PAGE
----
Micronutrient functions are needed for aerobic exercise. Therefore, aerobic performance should be helped by optimal intake of these nutrients including trace minerals. For instance, iron, even apart from its role in hemoglobin, affects aerobic energy metabolic pathways through functions in enzymes and cytochromes [1]. Another trace mineral, copper, is part of cytochrome c oxidase, the terminal enzyme in aerobic energy metabolism [1]. Other copper enzymes work against oxidative stress [1], which contributes to exercise-induced fatigue [2]. A third trace mineral, zinc, could affect aerobic exercise performance in a variety of ways: indirect antioxidant actions [35], a cofactor role in carbonic anhydrase that eliminates carbon dioxide [6, 7], a cofactor role in lactate dehydrogenase [6], and an activator of enzymes in energy metabolism [6].

For active young adult women, intake of these 3 minerals may often fall below optimal amounts. For iron, it well documented that exercising women often get a degree of deficiency [8]. Severe deficiency causes anemia, but even milder deficits could affect energy metabolism [9]. For copper, in young adult women, supplemental copper has improved copper function [10]. For zinc, in one USA diet survey, for about 40% of the women, intake fell below the RDA [11]. Moreover, the zinc RDAs may not even be set high enough [12, 13]. Multiple studies [1, 1215] find low intake of zinc in active people. This low intake especially applies to participants in sports that need weight control, people who avoid animal products, and people eating high carbohydrate, low fat and protein diets. Furthermore, exercise training may raise copper and zinc requirements [14, 16, 17]. This situation may not be fixed easily by all multi-vitamin-mineral supplements since many use zinc and copper oxide, which are not the best absorbed forms [4].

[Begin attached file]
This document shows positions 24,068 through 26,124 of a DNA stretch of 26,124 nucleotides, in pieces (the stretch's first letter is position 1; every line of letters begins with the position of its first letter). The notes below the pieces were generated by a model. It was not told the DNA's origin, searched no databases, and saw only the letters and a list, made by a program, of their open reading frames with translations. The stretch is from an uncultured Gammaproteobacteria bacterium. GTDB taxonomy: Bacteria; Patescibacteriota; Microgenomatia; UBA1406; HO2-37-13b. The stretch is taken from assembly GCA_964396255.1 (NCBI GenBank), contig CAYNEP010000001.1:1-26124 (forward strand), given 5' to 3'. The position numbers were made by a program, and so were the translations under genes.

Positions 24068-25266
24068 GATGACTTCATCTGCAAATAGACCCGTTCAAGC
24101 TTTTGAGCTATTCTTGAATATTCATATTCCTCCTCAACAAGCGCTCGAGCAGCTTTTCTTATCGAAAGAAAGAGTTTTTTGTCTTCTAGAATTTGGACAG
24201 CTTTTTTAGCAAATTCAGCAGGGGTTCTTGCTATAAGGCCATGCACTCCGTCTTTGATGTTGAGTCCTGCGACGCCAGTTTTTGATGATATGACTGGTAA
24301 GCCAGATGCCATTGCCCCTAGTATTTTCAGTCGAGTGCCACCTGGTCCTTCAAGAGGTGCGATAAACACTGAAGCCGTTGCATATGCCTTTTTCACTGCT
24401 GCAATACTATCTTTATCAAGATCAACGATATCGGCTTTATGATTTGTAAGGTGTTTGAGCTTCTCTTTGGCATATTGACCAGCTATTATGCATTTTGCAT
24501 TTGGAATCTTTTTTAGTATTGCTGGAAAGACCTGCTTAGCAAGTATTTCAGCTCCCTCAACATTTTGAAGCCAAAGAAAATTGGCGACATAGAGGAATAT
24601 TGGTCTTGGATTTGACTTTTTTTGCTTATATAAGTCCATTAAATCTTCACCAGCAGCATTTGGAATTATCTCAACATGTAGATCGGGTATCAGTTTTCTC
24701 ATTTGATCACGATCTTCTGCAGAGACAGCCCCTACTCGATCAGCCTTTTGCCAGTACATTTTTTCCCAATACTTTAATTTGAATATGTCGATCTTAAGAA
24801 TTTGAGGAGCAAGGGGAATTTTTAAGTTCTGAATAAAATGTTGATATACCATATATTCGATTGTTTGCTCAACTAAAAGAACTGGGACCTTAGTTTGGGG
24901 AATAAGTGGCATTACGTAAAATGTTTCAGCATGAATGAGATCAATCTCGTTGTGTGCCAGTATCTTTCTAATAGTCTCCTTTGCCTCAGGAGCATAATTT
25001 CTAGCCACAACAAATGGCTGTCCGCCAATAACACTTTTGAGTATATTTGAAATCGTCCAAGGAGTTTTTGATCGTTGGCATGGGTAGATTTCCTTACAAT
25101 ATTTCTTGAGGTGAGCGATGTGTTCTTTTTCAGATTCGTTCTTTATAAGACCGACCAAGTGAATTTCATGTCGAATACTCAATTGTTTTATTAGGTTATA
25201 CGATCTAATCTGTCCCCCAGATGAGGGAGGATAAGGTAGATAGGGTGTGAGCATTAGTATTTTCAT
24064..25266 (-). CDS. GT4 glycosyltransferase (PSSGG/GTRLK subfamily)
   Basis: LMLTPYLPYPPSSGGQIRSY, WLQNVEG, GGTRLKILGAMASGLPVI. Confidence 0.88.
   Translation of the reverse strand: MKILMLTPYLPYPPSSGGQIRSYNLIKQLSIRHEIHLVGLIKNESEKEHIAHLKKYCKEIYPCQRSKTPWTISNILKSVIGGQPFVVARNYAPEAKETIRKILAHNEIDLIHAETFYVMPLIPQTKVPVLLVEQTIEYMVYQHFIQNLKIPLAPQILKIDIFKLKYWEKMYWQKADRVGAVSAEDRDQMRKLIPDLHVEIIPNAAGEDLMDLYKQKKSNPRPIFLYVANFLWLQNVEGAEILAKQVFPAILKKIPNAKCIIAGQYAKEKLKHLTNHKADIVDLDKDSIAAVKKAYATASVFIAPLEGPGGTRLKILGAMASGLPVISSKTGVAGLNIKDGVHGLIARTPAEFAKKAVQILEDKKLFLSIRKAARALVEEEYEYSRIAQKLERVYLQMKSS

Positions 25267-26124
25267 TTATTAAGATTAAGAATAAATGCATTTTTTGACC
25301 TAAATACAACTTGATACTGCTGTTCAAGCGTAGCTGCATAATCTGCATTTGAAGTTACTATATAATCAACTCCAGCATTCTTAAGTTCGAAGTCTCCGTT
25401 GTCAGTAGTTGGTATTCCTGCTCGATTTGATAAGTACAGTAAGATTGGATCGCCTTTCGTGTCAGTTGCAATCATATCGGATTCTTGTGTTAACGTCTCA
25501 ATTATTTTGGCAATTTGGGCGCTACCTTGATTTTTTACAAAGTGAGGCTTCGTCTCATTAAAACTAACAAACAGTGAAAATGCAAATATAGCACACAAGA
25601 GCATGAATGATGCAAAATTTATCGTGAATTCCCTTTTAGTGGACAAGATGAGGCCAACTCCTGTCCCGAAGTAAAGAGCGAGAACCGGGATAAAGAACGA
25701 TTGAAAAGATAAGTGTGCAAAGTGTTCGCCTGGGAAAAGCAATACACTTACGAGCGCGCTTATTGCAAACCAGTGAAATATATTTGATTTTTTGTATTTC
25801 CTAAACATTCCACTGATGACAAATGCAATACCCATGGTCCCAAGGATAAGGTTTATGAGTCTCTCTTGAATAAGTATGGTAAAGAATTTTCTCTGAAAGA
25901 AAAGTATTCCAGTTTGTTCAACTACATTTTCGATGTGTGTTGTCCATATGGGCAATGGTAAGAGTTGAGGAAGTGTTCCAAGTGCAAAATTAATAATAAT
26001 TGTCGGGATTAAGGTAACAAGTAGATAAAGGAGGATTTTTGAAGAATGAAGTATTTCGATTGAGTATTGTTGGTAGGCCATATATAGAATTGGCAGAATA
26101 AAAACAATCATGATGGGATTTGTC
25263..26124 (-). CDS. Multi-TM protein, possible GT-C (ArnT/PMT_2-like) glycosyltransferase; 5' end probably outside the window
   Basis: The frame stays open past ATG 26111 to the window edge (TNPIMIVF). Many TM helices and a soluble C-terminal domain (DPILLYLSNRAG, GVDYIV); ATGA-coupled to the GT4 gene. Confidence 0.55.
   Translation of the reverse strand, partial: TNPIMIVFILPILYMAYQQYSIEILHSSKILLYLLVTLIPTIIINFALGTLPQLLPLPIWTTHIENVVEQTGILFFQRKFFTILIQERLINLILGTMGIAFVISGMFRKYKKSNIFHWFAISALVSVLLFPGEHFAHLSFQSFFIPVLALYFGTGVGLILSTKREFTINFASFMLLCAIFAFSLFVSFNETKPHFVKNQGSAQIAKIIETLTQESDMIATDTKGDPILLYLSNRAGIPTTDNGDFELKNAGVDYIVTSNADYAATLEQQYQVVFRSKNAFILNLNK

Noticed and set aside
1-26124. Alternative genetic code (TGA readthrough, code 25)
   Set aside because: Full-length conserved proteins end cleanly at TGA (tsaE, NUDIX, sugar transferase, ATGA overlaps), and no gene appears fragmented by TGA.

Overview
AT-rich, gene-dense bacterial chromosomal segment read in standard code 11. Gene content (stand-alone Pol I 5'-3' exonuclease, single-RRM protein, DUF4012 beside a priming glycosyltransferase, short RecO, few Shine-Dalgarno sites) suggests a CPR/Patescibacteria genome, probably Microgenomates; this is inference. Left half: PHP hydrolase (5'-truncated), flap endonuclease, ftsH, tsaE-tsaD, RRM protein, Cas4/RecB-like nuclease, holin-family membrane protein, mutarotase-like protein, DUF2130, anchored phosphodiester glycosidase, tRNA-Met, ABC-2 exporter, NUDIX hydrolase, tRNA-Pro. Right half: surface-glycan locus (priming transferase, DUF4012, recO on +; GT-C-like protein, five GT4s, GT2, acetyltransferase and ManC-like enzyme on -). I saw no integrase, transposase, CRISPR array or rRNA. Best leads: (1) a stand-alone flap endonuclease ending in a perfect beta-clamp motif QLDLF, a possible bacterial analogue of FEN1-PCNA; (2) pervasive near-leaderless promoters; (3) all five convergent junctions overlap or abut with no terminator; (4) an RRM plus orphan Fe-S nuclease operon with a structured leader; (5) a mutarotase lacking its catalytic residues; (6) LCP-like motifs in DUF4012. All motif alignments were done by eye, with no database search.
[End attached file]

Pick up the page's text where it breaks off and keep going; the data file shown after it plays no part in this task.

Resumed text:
On a related note, increased zinc or copper intake might benefit exercise performance even in non-deficient situations. In a controlled feeding study, eating above the copper RDA improves cycling performance and muscle cytochrome c oxidase versus RDA intake [18]. For zinc, in a rat study [19], plasma lactate level after swimming is highest in a low zinc diet group, medium in a zinc adequate group, and lowest in a zinc supplemented group. In similar work, moderately high zinc intake can raise lung levels of glutathione, an antioxidant, in swim trained rats [5].

Besides essential minerals, conditionally essential nutrients (CENs) also hold relevance to exercise. These molecules are both made by the body and eaten [1]. Traditionally, intake has been studied mostly for people with health problems i.e. [20]. However, in healthy rats or mice [21, 22], supplementation with the CEN carnitine delays exercise-induced fatigue. In humans, supplementing this same agent can influence muscle recovery, which can enhance training effects on exercise performance [23]. Carnitine can theoretically affect exercise performance and recovery via a role in fat oxidation for energy [24] and possibly via an anti-ischemic effect [25]. Another CEN, phosphatidylserine, could affect exercise performance by neuroendocrine effects, enzyme cofactor functions, and anti-inflammatory actions [26, 27]. Supplementation with this CEN influences perceived fatigue during exercise [28]. In addition, phosphatidylserine supplementation can extend time to exhaustion in a long biking session in active males [29]. The effects on other types of exercise measures in other types of exercisers await further research.

A new study tested the following hypothesis: increased intake of three trace minerals in well absorbed forms, plus two CENs, will improve aerobic exercise performance in recreationally trained, young adult women. The primary outcome was 3 mile runtime; secondary outcomes were distance covered in 25min stationary biking and step number in a 90s step test, both done shortly after the run. Positive results would show that increased trace mineral intake and/or CENs can improve aerobic exercise performance in aerobically active women. Later studies can further define the minimal combination of the 5 nutrients needed to produce the effects.



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